With Covid-19 uprooting our lives, there is an ongoing question that crosses every mind: so now what? What will happen to schools? What will happen to supplies? What will happen to relationships? What will we do with the next undisclosed amount of time? To each of those questions, there is an almost unanimous answer of “we don’t know”. That in and of itself seems more daunting than the questions to begin with.

Frozen II dived directly “Into the Unknown” and we watch the tiktoks revolving around questioning the abyss, but are we truly prepared to go into the unknown? It is a scary time for a lot of us. We seek advice from others and try our best to collect information that will bring us comfort.

Here is what we DO know:

We know that the whole world is trying to fight a pandemic.

We are seeing nations come together and the boundaries of politics, government, and religion breaking down so we can spread knowledge of the virus and its treatments. It is a rare occurrence to see so many people working together to fight one common enemy. It is especially rare knowing that they are doing so for the benefit of others.

We know that everybody is in the same boat.

It is easy to feel like someone out there has a better grasp as to what is going on or what can be done to fix the problem. The reality is that everyone is trying just as hard as you to figure it out, but some might be better at hiding it. Your friends, neighbors, or parents have not experienced anything like this before either. With that, it is okay to feel what you are feeling. There are days where it very well might feel like the end of the world and days that everything seems normal. Accept those feelings or talk it out with someone, but remember that it is completely okay to have an emotional response to a situation like this. It is new for everyone and that means that we are all going to figure it out together. Educators, employers, and the community in general will have to find new ways to get their job done, but we will all press forward and work it out.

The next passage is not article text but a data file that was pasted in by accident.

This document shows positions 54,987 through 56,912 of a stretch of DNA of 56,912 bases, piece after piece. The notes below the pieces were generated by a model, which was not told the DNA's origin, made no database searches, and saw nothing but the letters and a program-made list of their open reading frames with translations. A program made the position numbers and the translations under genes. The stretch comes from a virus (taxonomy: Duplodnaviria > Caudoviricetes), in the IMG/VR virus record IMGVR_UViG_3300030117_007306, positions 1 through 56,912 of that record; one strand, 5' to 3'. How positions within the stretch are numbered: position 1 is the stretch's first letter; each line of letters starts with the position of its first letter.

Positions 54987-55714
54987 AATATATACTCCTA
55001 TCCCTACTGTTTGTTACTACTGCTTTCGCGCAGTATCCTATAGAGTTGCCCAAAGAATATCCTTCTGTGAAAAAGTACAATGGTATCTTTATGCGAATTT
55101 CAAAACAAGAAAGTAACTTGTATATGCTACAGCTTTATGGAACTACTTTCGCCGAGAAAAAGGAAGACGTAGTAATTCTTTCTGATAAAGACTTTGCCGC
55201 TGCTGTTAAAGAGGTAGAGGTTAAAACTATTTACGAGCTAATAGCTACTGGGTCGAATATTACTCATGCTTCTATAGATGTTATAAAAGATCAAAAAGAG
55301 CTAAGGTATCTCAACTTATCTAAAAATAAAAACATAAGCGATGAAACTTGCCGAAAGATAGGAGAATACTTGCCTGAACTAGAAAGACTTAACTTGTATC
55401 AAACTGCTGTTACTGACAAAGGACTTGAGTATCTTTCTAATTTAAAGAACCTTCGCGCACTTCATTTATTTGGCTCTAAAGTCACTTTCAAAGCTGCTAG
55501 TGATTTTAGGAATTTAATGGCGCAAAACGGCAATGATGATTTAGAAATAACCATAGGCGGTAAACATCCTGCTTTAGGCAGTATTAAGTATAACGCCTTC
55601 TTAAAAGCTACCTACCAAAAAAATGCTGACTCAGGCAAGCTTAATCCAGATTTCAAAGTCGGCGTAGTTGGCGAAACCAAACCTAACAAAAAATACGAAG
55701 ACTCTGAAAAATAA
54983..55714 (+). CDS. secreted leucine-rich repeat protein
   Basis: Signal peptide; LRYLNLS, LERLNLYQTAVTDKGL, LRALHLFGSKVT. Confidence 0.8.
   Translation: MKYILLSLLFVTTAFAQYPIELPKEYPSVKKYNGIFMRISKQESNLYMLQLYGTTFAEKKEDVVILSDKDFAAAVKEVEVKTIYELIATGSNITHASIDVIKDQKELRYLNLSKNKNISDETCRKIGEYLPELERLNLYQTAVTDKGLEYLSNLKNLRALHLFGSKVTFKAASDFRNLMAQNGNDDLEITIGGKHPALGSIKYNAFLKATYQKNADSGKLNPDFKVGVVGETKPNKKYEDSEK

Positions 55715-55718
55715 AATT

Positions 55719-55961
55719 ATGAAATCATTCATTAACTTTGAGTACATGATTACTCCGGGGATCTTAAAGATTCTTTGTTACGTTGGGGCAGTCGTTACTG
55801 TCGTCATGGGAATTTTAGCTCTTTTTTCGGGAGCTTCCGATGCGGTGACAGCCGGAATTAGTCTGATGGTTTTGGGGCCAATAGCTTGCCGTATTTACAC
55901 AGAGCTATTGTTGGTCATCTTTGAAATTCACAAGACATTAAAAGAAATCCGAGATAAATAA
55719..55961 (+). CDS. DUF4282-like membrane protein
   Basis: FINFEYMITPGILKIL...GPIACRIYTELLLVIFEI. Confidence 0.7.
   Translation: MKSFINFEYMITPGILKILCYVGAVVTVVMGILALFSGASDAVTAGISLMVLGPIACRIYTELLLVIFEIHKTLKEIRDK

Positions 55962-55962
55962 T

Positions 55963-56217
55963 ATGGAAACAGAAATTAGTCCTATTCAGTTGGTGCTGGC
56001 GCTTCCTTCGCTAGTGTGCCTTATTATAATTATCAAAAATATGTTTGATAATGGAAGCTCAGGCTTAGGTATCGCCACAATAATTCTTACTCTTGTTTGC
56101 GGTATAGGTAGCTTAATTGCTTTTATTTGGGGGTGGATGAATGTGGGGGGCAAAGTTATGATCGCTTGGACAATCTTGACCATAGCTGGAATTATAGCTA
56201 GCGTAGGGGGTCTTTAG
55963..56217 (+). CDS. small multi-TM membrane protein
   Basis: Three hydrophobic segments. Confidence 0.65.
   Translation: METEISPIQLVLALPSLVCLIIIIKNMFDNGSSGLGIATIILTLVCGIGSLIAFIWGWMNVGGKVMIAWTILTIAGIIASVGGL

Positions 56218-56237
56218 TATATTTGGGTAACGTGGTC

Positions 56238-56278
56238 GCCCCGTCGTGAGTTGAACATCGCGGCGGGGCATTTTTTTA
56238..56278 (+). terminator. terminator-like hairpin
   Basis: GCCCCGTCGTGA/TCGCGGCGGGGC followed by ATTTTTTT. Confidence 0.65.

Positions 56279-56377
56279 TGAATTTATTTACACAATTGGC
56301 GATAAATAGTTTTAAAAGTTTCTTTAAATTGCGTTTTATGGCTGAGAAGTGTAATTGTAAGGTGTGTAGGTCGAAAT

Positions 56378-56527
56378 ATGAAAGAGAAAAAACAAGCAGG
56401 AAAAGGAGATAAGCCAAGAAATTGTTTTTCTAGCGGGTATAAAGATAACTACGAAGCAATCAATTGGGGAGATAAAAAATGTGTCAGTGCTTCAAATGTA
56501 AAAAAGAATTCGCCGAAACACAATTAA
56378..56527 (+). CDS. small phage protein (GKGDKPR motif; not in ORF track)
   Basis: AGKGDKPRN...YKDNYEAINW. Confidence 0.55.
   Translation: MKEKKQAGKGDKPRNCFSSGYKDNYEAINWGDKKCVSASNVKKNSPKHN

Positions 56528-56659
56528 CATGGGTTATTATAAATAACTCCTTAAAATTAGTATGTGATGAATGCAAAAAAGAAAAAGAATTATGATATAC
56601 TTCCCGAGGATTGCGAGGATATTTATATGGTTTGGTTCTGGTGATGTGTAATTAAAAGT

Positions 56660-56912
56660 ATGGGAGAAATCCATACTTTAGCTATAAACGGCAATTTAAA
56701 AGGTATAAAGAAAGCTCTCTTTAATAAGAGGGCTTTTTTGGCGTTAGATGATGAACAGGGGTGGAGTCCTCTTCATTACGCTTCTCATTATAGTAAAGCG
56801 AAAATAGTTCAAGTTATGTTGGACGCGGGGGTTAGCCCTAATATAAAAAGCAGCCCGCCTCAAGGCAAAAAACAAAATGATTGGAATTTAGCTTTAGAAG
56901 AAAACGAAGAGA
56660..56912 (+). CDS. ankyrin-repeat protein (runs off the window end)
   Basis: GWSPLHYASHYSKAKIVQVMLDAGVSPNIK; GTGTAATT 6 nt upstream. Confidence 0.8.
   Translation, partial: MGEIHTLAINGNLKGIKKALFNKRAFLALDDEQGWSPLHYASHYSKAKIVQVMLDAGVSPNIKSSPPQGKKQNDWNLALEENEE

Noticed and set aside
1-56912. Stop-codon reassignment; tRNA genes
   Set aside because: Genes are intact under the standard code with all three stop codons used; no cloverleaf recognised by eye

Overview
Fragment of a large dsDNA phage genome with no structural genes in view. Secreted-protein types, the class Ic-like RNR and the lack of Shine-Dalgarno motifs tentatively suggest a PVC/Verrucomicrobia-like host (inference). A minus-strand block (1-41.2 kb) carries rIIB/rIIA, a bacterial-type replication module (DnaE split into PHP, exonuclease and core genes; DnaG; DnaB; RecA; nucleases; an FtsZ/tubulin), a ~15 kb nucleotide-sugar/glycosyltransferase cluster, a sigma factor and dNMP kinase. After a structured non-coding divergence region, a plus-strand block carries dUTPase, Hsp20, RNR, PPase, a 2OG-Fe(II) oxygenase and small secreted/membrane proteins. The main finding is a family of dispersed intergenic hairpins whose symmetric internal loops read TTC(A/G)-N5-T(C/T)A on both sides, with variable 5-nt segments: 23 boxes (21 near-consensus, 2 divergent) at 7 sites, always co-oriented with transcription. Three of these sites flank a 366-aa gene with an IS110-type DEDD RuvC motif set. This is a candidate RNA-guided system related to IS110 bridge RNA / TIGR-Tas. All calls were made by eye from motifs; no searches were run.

There are still positives.

Whether it is a Facetime hangout with your best friend, a good do-nothing day, or a really productive walk in the sunshine, we have a great opportunity to enjoy the little things. There are no longer the same excuses of being too busy, not having time, or never being home. Now is the time to take advantage, try new things, and rebuild relationships that were breaking. 

With everything going on, it is okay and normal to feel like you are surrounded by unknowns. That being said, this is the perfect time to define your own reality. Focus on what you know to be true. Make a schedule that works to balance everything that still needs to be done with everything that you now have an opportunity to do. Allow this to be a time to reach out to people (using social media or technology) and create a support system you trust. Surround yourself with things that bring you joy and move you further in life. Set goals and watch yourself succeed.

There are a lot of positives hidden in the news too. The dolphins swimming in Venice, neighborhoods decorating their houses and windows for families going for walks, and pets getting to spend time with their owners who typically work.

The last thing we know is that this pandemic will end.

The future is unknown, but the world has gone through some crazy things already and will continue to do so for the rest of time. Nobody knows what life will look like when this is all over, but I can almost guarantee that there will be a new drive for peace, community, togetherness, and love. 

This is not easy, but it is not forever either. Hold on to see what great things are waiting for you on the other side. You can do this. 

Author: Mickayla Bedenia, Social Worker student 

The team at Erika’s Lighthouse knows how challenging and difficult this transition is on our teens, educators, parents and others. We are here to help and support our young people. We have launched an exciting new campaign that will provide meaningful, practical resources for teens, educators and parents.